McKinney v. State, (No. 4133.)

CourtCourt of Appeals of Texas. Court of Criminal Appeals of Texas
Citation187 S.W. 960
Docket Number(No. 4133.)
Decision Date21 June 1916

Appeal from District Court, Bexar County; W. S. Anderson, Judge.

George McKinney was convicted, and appeals. Affirmed.

C. C. Todd, of San Antonio, for appellant. C. C. McDonald, Asst. Atty. Gen., for the State.


Appellant was convicted of the murder of a negro woman, Alice Parrish, and the death penalty assessed.

His defense was accidental shooting. This question was specifically submitted to the jury for a finding in the very language of appellant in his special charge which was given. The jury found against him on it. They could not have done otherwise under the testimony. No complaint is made of the charge of the court. He has several bills of exceptions. We will discuss each.

He complains that the court refused to permit him, on the objection of the state, to ask this question of each venireman:

"If, after hearing the evidence in this case, you have a reasonable doubt of the intent of the defendant to kill deceased, would you give the defendant the benefit of that doubt?"

The court made this explanation in allowing the bill:

"The objection stated was directed to the question as asked in the form asked, and the defendant was never denied the right to ask each and every venireman, and in fact did ask each venireman, the question:

"`If, after hearing the evidence in this case, you have a reasonable doubt of the guilt of the accused, will you give him the benefit of that doubt and acquit him?'

"It was the judgment and opinion of the court that the question as asked fully protected the rights of the defendant, while the question desired to be asked was directed to one single element of the offense of murder, and, if it had been allowed, other questions covering each and every other element of the case, both for the state and defense, must likewise have been allowed. If this had been done, the trial would have been unreasonably extended; and, further, the defendant never exhausted all his peremptory challenges."

The court's action in refusing to permit appellant to ask said question was correct. Ellis v. State, 69 Tex. Cr. R. 468, 154 S. W. 1010; Merkel v. State, 171 S. W. 740, and authorities therein cited.

In his next bill he shows that the district attorney asked its witness Edna Bowman if she heard deceased make any statement on the night she was shot. She answered she did, and stated that no one was present at the time but herself. That she (the witness) was the only one in the room with the deceased at the time. He then asked:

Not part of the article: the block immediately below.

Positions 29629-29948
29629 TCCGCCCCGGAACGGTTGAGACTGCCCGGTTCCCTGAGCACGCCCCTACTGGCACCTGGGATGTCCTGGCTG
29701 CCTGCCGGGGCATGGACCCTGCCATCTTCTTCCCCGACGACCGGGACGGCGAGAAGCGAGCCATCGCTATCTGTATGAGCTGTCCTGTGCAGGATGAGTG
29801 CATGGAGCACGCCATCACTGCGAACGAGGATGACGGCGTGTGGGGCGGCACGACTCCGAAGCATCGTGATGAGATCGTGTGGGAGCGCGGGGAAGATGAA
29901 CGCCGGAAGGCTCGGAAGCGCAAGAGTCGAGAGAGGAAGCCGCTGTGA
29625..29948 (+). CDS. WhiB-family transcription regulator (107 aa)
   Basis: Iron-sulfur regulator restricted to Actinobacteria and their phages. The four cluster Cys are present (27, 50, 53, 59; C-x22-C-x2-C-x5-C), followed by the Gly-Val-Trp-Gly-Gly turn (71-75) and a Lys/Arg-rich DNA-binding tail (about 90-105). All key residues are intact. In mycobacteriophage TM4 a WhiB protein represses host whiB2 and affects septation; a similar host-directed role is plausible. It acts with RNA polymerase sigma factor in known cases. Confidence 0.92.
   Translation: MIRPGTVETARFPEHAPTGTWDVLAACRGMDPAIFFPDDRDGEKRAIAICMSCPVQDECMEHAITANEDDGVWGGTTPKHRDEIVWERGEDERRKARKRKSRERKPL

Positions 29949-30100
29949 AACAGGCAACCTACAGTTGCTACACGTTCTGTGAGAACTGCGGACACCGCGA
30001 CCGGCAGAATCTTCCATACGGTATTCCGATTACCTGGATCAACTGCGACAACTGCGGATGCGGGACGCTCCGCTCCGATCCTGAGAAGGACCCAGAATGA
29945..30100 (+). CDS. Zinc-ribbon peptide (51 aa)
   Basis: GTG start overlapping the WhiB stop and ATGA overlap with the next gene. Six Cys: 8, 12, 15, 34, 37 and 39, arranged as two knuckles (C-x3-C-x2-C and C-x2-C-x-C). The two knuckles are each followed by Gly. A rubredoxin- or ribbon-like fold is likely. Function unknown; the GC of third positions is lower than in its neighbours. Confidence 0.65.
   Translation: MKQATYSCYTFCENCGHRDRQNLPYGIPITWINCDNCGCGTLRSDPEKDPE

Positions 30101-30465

"What, if anything, did she say in regard to who it was [referring to who shot her]?" Quoting from the bill: "To which question the defendant then and there objected, which objection was by the court overruled, and the defendant excepted because it does not appear that the precedent required by statute that the deceased was conscious of approaching death, had no hope of recovery, and was fully conscious of what she was saying and doing at the time said statement was made; said testimony being material, because the deceased answered said question that `George shot me because I wouldn't go with him. He ought to be hung, oughtn't he?'"

The bill then states that the defendant further excepts, because the answer called for a conclusion of the deceased, and did not state the conversation that occurred between the defendant and the deceased which led to the conclusion testified to, that George shot her because she would not go with him. The court before approving this bill explains and qualifies it as follows:

"Before the witness Edna Bowman was asked the question and gave the answers complained of, it had been established by other witnesses that at the time or within a few minutes of the speaking of the words recited by the witness Edna Bowman, that the deceased was sane, fully conscious, and knew that she was going to die and had no hope of recovery, as will be seen from the testimony of Fannie Thompson, Dr. H. H. Ogilvie, and Curtis Parrish; also all three of those witnesses testified to dying declarations of substantially the same words as testified to by the witness Edna Bowman, without objection on the part of the defendant. The testimony of the witnesses Fannie Thompson and Dr. H. H. Ogilvie shows the proper predicate to the introduction of dying declarations, and no change in the condition of the deceased from the time at which they saw her until she spoke to Edna Bowman was shown or suggested.

"The objection was to the question and not to the answer or any portion thereof, and no objection was made, and no motion was made to strike out the answer nor the words: `He ought to be hung, oughtn't he?'"